Medicine Career Pathway

Foundation: Once undergraduate study of two-years has been completed, medical students will then move on to Foundation training, lasting another two-years. This brings together medical school graduates, other postgraduates and various health care providers. Once completed, you will move into your specialist training path. Speciality Training: Once you have completed four-years of study, now the serious work begins! The entry process once you have decided on which area you wish to specialise in is extremely competitive, so plenty of hard work is needed to ensure you can secure a place in the area you wish to focus on. Training here can last for anything up to seven years, and upon completion you will be awarded a Certificate of Completion Training (CCT). Post-Graduation opportunities With the number of positions medical graduates can move into numbering over 60, there is no shortage of opportunity depending on what area you wish to specialise in. Areas of expertise generally fall into the following categories:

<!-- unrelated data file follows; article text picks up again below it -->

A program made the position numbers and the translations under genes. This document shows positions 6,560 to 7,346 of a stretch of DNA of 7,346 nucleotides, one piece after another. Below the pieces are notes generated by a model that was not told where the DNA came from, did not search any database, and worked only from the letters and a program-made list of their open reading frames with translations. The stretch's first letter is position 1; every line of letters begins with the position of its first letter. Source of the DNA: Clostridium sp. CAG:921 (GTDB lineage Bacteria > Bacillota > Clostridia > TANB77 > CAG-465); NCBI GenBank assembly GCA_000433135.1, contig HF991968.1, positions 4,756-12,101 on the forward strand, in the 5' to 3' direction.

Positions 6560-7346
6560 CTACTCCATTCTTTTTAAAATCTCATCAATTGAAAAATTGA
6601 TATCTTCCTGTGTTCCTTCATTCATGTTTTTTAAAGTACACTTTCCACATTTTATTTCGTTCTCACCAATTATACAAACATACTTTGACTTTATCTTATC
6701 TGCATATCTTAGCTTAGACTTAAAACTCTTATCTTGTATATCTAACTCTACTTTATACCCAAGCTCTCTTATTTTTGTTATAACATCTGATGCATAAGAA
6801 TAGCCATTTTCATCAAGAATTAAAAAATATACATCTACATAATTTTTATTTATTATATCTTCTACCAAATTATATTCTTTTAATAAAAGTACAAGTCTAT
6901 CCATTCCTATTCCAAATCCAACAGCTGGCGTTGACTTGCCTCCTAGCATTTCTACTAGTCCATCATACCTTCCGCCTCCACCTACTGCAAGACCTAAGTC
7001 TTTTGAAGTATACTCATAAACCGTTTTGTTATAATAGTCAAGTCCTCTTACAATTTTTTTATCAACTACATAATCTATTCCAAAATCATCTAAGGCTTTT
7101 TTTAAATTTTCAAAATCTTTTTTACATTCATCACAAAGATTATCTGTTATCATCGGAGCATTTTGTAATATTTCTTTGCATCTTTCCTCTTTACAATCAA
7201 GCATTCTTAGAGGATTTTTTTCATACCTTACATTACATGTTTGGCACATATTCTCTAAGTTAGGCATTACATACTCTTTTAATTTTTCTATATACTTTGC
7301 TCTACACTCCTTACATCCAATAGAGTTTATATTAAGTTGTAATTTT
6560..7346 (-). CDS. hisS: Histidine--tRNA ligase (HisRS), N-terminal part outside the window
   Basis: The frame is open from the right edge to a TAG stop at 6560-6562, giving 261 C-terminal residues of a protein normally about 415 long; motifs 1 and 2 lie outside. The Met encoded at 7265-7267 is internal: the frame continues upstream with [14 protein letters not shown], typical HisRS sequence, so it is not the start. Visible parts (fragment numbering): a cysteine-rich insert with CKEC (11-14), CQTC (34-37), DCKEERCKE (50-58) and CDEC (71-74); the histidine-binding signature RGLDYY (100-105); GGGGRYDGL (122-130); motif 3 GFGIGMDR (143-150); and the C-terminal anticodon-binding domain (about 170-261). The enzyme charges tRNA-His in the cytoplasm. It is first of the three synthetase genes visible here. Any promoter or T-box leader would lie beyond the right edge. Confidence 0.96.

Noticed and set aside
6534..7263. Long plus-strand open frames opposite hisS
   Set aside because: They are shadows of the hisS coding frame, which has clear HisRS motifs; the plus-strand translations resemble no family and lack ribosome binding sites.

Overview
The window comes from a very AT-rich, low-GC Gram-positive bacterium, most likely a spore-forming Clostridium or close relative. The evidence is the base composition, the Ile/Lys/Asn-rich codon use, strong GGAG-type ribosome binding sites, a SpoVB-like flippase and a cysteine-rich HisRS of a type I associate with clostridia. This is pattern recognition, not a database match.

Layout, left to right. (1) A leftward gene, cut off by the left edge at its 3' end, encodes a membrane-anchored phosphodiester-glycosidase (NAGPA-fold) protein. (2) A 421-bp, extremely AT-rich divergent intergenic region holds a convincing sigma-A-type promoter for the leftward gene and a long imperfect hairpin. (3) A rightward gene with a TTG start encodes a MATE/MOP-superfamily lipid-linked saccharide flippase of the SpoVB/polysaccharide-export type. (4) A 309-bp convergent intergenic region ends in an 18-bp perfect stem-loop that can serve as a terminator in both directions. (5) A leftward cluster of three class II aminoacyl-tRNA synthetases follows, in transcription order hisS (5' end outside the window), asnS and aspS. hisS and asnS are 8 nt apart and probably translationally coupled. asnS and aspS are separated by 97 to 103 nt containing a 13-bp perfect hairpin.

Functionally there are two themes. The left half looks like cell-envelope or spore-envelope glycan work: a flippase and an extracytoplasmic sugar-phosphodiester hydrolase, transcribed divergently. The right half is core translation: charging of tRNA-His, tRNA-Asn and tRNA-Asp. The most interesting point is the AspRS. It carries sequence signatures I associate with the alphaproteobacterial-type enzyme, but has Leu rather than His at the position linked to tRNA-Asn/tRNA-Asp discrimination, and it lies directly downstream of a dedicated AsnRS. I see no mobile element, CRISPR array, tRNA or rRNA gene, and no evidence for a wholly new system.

• Anaesthetics
  • General Practice
  • Medicine and associated specialties
  • Pathology
  • Psychiatry
  • Radiology
  • Surgery and associated specialties
  • Accident and Emergency

UK Medical School

Learn more about each Medical School in the UK below: